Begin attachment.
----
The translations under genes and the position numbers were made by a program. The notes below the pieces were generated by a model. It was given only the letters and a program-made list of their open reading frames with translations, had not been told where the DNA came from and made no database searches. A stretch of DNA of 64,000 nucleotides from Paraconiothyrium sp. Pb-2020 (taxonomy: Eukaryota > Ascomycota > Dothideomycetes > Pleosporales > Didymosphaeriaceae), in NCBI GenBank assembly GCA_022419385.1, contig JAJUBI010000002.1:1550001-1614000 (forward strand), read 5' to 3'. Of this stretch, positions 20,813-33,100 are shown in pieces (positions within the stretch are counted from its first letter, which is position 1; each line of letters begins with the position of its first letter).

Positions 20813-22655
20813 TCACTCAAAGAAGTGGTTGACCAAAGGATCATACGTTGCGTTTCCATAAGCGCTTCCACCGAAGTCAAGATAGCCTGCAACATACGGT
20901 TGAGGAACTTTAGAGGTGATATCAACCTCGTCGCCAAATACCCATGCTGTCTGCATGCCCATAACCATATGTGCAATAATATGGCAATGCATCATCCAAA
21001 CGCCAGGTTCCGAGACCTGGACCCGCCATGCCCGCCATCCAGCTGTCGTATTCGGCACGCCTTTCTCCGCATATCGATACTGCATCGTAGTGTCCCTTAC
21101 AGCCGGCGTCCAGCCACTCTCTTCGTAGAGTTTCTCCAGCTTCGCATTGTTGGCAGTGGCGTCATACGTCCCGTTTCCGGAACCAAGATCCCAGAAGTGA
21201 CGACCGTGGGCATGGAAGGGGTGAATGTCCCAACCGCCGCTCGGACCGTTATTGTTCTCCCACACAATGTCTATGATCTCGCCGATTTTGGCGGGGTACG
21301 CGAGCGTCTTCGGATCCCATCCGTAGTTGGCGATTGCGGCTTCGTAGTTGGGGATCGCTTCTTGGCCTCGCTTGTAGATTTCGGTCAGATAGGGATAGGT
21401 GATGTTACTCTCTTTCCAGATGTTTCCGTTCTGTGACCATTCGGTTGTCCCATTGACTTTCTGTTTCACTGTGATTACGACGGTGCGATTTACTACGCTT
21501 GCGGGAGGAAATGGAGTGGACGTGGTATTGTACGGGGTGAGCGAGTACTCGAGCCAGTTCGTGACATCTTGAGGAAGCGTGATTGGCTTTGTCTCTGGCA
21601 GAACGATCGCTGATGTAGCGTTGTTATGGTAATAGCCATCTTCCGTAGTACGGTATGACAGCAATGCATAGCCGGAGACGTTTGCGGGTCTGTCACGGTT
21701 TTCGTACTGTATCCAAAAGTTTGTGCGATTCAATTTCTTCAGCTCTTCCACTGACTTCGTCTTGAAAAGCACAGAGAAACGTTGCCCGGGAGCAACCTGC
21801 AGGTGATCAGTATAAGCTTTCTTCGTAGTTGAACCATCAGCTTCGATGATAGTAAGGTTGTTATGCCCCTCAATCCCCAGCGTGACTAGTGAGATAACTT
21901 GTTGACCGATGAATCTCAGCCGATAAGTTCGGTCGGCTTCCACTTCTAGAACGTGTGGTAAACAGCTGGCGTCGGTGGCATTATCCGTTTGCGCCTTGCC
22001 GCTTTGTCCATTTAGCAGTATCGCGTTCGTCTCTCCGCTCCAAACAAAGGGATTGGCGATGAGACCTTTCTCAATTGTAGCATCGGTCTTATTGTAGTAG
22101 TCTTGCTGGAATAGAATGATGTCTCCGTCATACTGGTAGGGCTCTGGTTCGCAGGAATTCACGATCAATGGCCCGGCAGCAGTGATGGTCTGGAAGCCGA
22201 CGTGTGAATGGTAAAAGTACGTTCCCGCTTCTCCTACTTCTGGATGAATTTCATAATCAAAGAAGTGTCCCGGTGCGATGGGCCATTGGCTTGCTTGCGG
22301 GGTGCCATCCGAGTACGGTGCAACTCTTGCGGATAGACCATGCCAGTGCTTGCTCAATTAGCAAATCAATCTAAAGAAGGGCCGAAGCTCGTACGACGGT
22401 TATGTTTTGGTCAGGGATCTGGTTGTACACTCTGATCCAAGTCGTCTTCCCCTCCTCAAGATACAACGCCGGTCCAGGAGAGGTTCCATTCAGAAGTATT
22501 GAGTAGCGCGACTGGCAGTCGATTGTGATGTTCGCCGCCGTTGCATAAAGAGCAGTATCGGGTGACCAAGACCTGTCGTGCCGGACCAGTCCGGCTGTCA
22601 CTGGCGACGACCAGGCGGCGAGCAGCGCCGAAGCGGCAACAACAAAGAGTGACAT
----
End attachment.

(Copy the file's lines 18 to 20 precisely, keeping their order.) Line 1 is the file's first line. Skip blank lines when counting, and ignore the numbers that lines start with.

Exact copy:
22301 GGTGCCATCCGAGTACGGTGCAACTCTTGCGGATAGACCATGCCAGTGCTTGCTCAATTAGCAAATCAATCTAAAGAAGGGCCGAAGCTCGTACGACGGT
22401 TATGTTTTGGTCAGGGATCTGGTTGTACACTCTGATCCAAGTCGTCTTCCCCTCCTCAAGATACAACGCCGGTCCAGGAGAGGTTCCATTCAGAAGTATT
22501 GAGTAGCGCGACTGGCAGTCGATTGTGATGTTCGCCGCCGTTGCATAAAGAGCAGTATCGGGTGACCAAGACCTGTCGTGCCGGACCAGTCCGGCTGTCA